On behalf of Meijer Inc., Meijer Distribution Inc., and a proposed class of drug purchasers, Hagens Berman has filed a class-action lawsuit against brand-name drug maker Shire and generic drug maker Actavis. The complaint alleges that Shire and Actavis conspired to delay the availability of affordable generic versions of Shire’s ADHD drug, Intuniv. The conspiracy, which delayed generic drug availability for more than a year and a half, allegedly cost purchasers of the drug hundreds of millions of dollars.
According to the complaint, Shire and Actavis accomplished this through a pay-for-delay settlement, in which Shire agreed not to launch an authorized generic version of Intuniv to compete with Actavis during Actavis’ first six months on the market—an illegal “no-authorized-generic” agreement.
The Supreme Court has long held that such reverse-payment deals are anticompetitive and therefore illegal, but, the complaint alleges, Shire and Actavis tried to conceal the reverse payment in their carefully worded settlement and license agreements, using a language that the Federal Trade Commission, the regulatory agency responsible for addressing anticompetitive behavior, has recently acknowledged may signal a reverse payment. And, although Shire and Actavis are defending this case by contending there was no no-AG agreement, the companies’ twin press releases on the day they executed their agreement confirmed that both companies knew and understood that Shire would not launch an AG.
In October 2017, the United States District Court for the District of Massachusetts denied the defendants’ bid to dismiss the complaint. On Sept. 24, 2019, the district court certified a class of all direct purchasers of brand and generic Intuniv, and appointed Thomas M. Sobol and Lauren G. Barnes as lead class counsel.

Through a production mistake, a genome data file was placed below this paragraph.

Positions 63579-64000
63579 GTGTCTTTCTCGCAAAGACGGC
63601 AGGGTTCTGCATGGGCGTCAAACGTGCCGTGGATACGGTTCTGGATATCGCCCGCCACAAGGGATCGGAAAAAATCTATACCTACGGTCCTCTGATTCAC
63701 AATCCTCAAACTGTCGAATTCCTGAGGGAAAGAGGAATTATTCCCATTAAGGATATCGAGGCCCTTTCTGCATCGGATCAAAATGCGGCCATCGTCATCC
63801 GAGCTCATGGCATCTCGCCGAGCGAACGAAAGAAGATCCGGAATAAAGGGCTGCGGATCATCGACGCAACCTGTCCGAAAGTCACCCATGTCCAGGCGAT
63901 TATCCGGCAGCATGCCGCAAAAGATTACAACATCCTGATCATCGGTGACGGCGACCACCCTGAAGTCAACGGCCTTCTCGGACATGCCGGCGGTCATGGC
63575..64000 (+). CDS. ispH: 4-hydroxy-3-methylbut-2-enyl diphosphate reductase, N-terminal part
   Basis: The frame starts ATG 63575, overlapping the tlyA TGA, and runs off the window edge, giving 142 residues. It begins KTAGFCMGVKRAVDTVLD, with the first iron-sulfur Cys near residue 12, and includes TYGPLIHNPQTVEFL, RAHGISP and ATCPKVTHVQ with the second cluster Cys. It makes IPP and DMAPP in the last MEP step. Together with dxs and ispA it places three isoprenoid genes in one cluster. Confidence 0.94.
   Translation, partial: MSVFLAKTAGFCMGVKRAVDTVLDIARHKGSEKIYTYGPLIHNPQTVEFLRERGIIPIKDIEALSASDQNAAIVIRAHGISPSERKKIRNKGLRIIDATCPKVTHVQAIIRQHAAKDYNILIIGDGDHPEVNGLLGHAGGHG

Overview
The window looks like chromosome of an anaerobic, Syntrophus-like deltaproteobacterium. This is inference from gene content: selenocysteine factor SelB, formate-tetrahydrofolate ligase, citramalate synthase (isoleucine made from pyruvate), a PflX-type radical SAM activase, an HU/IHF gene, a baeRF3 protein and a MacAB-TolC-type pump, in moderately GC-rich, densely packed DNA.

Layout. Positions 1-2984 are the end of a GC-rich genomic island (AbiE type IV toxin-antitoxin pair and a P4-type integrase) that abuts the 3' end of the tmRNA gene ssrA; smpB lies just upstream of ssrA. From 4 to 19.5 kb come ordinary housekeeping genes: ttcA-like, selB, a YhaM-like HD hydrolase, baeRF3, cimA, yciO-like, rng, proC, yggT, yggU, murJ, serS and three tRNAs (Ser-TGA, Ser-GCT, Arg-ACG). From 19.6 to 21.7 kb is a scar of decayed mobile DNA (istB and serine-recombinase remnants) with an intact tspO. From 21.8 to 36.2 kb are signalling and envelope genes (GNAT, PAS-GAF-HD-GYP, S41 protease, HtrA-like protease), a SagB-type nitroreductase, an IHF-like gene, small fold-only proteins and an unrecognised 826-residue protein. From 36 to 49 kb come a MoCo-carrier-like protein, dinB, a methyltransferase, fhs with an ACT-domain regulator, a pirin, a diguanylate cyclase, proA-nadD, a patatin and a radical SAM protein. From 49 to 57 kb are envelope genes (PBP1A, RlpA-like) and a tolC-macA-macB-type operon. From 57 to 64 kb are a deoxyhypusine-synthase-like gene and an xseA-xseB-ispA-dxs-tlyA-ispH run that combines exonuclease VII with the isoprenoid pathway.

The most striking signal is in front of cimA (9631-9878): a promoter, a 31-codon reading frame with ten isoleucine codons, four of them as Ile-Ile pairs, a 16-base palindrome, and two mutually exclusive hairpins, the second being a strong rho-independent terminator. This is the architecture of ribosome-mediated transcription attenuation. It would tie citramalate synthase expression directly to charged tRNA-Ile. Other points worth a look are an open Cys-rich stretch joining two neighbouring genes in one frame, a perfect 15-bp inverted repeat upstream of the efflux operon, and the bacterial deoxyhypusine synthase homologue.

In October 2020, the district court denied all of the defendants’ motions for summary judgment directed to the direct purchasers’ claims and granted the plaintiffs’ motion on causation. The court also largely denied the motions to exclude expert opinions.
At the same time, the direct purchaser class reached a binding settlement agreement with Actavis. Under the terms of the agreement, the direct purchaser class will release Actavis from all claims; in exchange, the class will receive $19.9 million and Actavis’s assistance with the admissibility of its documents and data at trial.
TOP PHARMA LAW FIRM
Hagens Berman is one of the most successful litigation law firms in the U.S. taking on pharmaceutical companies and has achieved more than $320 billion in settlements against Big Pharma largest sellers and manufacturers for antitrust schemes, pay-for-delay, IP shams and other forms of wrongdoing that drive up the costs of prescription drugs for consumers and others.
The direct purchasers continue to press claims against Shire. Following a hiatus due to both the pandemic and various arbitration-related motions, Judge Burroughs has now set a trial date of Oct. 2, 2023 for the case against Shire.
The district court set a new trial date of October 2, 2023 for all claims against Shire.
The district court granted final approval of the direct purchaser class settlement with Actavis.
The district court denied the defendants’ motions for summary judgment while granting the purchasers’ motion on causation. The court also largely denied the parties’ motions to exclude expert testimony.
A trial scheduled to begin July 14, 2020, has been continued without a new trial date due to the COVID-19 pandemic.